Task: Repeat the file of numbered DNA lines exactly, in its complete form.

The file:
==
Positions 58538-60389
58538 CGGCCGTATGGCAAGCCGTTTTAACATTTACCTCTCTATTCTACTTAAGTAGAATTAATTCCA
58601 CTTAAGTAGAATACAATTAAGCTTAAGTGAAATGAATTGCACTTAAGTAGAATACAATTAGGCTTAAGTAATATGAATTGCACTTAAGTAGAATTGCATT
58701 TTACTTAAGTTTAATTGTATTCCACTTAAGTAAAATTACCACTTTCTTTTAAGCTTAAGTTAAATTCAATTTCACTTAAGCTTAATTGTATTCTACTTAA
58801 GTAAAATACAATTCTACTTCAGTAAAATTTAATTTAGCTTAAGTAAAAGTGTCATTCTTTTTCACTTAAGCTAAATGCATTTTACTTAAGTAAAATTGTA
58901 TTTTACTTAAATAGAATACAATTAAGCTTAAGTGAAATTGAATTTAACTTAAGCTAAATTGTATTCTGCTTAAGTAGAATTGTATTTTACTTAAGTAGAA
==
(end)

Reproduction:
Positions 58538-60389
58538 CGGCCGTATGGCAAGCCGTTTTAACATTTACCTCTCTATTCTACTTAAGTAGAATTAATTCCA
58601 CTTAAGTAGAATACAATTAAGCTTAAGTGAAATGAATTGCACTTAAGTAGAATACAATTAGGCTTAAGTAATATGAATTGCACTTAAGTAGAATTGCATT
58701 TTACTTAAGTTTAATTGTATTCCACTTAAGTAAAATTACCACTTTCTTTTAAGCTTAAGTTAAATTCAATTTCACTTAAGCTTAATTGTATTCTACTTAA
58801 GTAAAATACAATTCTACTTCAGTAAAATTTAATTTAGCTTAAGTAAAAGTGTCATTCTTTTTCACTTAAGCTAAATGCATTTTACTTAAGTAAAATTGTA
58901 TTTTACTTAAATAGAATACAATTAAGCTTAAGTGAAATTGAATTTAACTTAAGCTAAATTGTATTCTGCTTAAGTAGAATTGTATTTTACTTAAGTAGAA